Hands Up If You Are Signing Off an IT Roadmap

By Lisa Woodall

Every corporation has a similar picture and has told a similar story. You’ve seen that picture and you’ve heard that story.

It’s a picture with too many boxes and too many lines on it, and its story of a legacy IT estate, which is unsupported and fragmented, and a picture with far too many boxes and lines on it.

What amazes me is how that story of the “what have we got” misses the story of “how we got here.”

How do you think we got here?

I reckon it was the result of people just like you and I making decisions based on the information and the challenges of the time. The information, options, and challenges that you are presented with today they would have been presented with yesterday.

Every one of those systems on that picture would have had a business case, would have no doubt had a project team, and would have had some form of technical expert engaged.

If you turn back the clock you would see:

A few of those boxes (more than you would imagine) would have been the result of agreements to invest in project teams made up of analysts, designers, programmers, testers and trainers all following a project plan to get to go live.

A few of the boxes the result of agreements to invest having listened to software sales teams promising the land of milk and honey – future fit functionality and easy plug and play integrations.

A few of those boxes agreement to a quick fix, a tactical solution to solve a burning problem while the organisation waited for the strategic solution to go live.

A few of those boxes agreement to invest in “strategic solutions” of the past – those systems would have gone global in the business case but 3 years later ran out of time, money or became too challenging for the business to adopt so only a small percentage of the business migrated to it.

A few of those boxes the result merger and acquisition decisions where it ended up just being an acquisition and no actual merging of similar IT estate took place (even though provision would have been made).

A few of those boxes would have been the result of business divisions making decisions on what applications would be fit for their purpose, their products, their customers, their teams, their region, and they were, but would never have been fit for the organisation at large.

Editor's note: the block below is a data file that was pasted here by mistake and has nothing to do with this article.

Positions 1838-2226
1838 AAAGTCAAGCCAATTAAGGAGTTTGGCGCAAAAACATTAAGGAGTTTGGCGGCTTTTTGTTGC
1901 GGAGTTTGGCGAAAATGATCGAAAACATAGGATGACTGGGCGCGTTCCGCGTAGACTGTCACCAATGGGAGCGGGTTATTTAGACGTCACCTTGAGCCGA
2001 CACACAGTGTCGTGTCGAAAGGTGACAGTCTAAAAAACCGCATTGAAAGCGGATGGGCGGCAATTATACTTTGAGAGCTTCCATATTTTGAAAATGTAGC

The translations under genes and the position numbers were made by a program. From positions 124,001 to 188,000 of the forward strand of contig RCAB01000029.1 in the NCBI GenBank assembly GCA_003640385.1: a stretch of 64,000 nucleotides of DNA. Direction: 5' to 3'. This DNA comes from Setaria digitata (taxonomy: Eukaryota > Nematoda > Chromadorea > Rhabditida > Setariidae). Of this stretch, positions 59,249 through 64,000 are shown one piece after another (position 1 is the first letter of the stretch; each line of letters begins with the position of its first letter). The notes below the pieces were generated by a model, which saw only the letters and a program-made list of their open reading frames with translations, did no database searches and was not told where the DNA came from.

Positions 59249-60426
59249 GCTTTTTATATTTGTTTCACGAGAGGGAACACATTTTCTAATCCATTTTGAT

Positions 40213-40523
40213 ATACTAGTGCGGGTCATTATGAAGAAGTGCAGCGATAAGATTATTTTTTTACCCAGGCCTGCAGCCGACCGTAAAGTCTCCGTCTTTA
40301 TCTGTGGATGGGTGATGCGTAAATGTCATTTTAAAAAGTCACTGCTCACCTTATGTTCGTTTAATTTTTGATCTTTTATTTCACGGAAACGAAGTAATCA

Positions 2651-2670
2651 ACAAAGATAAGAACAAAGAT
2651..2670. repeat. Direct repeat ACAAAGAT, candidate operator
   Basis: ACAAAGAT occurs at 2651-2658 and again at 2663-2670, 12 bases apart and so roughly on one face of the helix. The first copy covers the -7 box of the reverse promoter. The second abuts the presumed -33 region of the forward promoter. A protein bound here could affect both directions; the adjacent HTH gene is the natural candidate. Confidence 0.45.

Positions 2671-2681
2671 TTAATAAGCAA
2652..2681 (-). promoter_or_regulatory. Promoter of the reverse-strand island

A few of those boxes would have been presented year in year out to have the investment to remain in support mode but a risk assessment undertaken and the business case to upgrade this year being de-prioritised- the lights didn’t go out and following year the same decisions made and now that box is 5-6 years from being in support

I could go on …

If you are part of a steering group or a committee trying to approve a plan to get out of this mess. If you are looking at the many permutations and combinations. If you are listening to the silver bullet sales team. If you are pondering over the optimisation of delivery or considering where you can descope based on today’s business priorities. Remember you are treading the path of your predecessors.

Consider the likelihood of getting the exact same outcome as your predecessors and leaving the same some might say more challenging picture for your successors i.e. more boxes and more lines.

If this story resonates – think hard when listening to the next CIO that’s sharing a plan to get out of this mess – think hard about what it means to have a long-term vision that will succeed your tenure and realise that some of the plans you may have inherited may need as much support as any plans you may have of your own – getting out of this mess is rarely possible within the short tenure of a leadership team.

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